Partnership is key to finding pride not pain painful
Why do we never hear of financial fankles and industrial relations spats in some colleges?
Before answering, Ros Micklem, the head of Cardonald College in Glasgow, offers the stout defence you might expect from the chair of the principals'
forum of the Association of Scottish Colleges: "The bad press is unjustified and troubles are isolated and sporadic.
"There have been one or two quite big difficulties which have been exploited by people who wanted things to be seen in a bad light, and that sets a negative expectation," she says.
"Some industrial relations difficulties are hard to handle in a climate of very limited resources and a very unpredictable environment, so sometimes it's not surprising that things don't go well.
"But look at what FE has achieved - nearly half a million enrolments, improvements in efficiency, operating in 4,000 different locations across Scotland, and 90 per cent of learners are satisfied or very satisfied with the experience they get in colleges. I don't think you can say that these are signs of a sector in crisis."
So Ms Micklem concedes that Cardonald is indeed good, but insists that this is not in contrast to the vast majority of FE activity. She attributes the college's success firstly to "excellent" staff and then to a clear sense of purpose.
"The board, management and staff all understand what we're here to do, so you don't get people pulling in different directions," she says. "That's a good foundation for everybody to do their best."
When she reveals that the college's third winning way is "to create a learning organisation", she is not stating the blindingly obvious but stressing the importance of owning up when things go wrong and learning from mistakes.
"It's sometimes painful, and it would usually be easier to hide or deny or turn your back on the situation. However, it makes a big difference if you can be confident enough to admit that you've made a mistake, acknowledge it and learn from it. That helps to create the sort of trust that we rely on here in industrial relations, quality of service and links with our organisational and commercial partners."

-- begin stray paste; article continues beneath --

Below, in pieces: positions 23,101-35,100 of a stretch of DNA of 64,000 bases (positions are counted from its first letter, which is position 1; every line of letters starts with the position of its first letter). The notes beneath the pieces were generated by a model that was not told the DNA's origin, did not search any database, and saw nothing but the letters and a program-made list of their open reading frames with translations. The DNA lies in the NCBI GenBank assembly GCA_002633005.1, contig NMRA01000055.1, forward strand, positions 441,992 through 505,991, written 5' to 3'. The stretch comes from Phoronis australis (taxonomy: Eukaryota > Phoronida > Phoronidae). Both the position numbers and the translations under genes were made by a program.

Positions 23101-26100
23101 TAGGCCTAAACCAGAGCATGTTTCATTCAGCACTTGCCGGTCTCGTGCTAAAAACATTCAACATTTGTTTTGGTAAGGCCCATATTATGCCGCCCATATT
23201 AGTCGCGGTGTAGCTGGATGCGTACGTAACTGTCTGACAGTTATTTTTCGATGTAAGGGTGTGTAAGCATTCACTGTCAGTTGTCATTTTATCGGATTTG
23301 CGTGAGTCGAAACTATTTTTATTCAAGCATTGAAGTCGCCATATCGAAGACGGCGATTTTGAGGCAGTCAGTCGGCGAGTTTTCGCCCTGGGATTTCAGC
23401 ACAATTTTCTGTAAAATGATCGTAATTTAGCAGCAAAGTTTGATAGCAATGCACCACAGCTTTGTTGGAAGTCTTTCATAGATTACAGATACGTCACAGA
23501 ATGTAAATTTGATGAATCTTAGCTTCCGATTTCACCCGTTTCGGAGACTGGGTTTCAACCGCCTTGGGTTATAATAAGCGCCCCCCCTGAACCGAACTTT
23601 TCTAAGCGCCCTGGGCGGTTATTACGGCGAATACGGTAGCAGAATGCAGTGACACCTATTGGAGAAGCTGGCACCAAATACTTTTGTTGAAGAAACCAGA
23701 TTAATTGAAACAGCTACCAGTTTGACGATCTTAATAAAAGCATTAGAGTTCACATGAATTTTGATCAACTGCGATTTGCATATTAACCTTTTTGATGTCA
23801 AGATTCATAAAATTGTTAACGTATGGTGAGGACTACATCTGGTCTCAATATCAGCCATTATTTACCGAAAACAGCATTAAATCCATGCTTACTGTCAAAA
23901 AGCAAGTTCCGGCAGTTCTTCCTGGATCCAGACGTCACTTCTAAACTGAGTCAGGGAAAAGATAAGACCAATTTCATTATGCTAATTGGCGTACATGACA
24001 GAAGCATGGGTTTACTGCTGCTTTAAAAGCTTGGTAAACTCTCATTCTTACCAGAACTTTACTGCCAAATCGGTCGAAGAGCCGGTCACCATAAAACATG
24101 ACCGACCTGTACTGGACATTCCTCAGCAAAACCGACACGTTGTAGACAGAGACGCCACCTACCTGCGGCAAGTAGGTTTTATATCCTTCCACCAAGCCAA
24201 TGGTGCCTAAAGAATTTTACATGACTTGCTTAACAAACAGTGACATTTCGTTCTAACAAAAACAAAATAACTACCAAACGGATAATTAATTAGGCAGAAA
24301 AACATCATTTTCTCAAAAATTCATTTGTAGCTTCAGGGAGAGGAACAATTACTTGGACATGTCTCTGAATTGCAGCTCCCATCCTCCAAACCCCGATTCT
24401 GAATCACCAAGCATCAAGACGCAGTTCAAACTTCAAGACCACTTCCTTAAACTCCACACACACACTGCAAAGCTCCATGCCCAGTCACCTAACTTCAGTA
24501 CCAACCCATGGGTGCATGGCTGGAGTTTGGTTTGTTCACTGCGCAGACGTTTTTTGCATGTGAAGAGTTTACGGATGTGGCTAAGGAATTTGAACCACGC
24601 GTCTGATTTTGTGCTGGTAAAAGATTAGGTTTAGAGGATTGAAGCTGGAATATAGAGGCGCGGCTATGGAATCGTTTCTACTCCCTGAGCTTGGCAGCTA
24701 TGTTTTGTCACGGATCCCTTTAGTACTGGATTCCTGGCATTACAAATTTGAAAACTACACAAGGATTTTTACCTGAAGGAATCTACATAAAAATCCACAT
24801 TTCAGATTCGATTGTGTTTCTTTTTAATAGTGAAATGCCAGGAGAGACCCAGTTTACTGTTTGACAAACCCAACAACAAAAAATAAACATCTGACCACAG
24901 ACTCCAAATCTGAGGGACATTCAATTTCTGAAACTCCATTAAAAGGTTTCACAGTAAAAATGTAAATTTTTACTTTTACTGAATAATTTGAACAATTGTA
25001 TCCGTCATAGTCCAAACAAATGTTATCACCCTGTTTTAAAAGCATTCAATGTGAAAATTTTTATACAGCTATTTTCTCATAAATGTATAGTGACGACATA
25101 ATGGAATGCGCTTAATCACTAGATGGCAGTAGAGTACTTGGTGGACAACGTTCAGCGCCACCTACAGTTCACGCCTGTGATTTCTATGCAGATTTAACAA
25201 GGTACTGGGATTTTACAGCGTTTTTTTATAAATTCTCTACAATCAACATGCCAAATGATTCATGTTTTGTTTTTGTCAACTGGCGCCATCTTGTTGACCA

Before arriving at Cardonald in 1997, Ms Micklem was deputy principal for human resources and quality at Wirral metropolitan college on Merseyside. Employing what is clearly a well-honed euphemism, she explains: "Wirral was a college in difficulty. I learned an awful lot from that."
In terms of dealing with determined negotiators from the staff side, this learning has translated into fostering openness."We don't always agree and we can't resolve every issue. The staff representatives have a case to make and interests to protect which cannot always be reconciled with the resources available. But we are able to sit round and talk to each other openly, and trust each other to tell it like it is.
"It's not a matter of who can make the other side give ground. We go into things with a problem-solving approach. The relationship has to be bigger than the differences between us."
Her views find an echo across the Clyde at Anniesland College, whose special needs teaching and enterprise culture was cited by the Scottish Qualifications Authority last month among reasons for naming it College of the Year.
Linda McTavish, Anniesland's principal, says: "We have a partnership with the unions and spend a long time in discussions. Our views are often opposed, but we've always found that by talking and listening and taking on board each other's concerns we can find a middle ground. There has to be a willingness on both sides to go forward on common agendas."
She stresses: "It's not been easy. We've all had to work within the parameters of the funding regime."
All successful colleges, however, are united in one view - that students are what really matter. Cardonald's Ros Micklem says: "It may sound a bit wet, but the thing that consistently gives me most satisfaction is seeing students succeed.
"When they're showing off their work or receiving their certificates and you see the pride and sometimes incredulity on their faces when they realise what they've achieved and how they've exceeded their own expectations - I think there's nothing quite like that. If this college is special it's because the staff across the board really enjoy students'
success and want to make it work for them. Other interests aren't allowed to get in the way of that."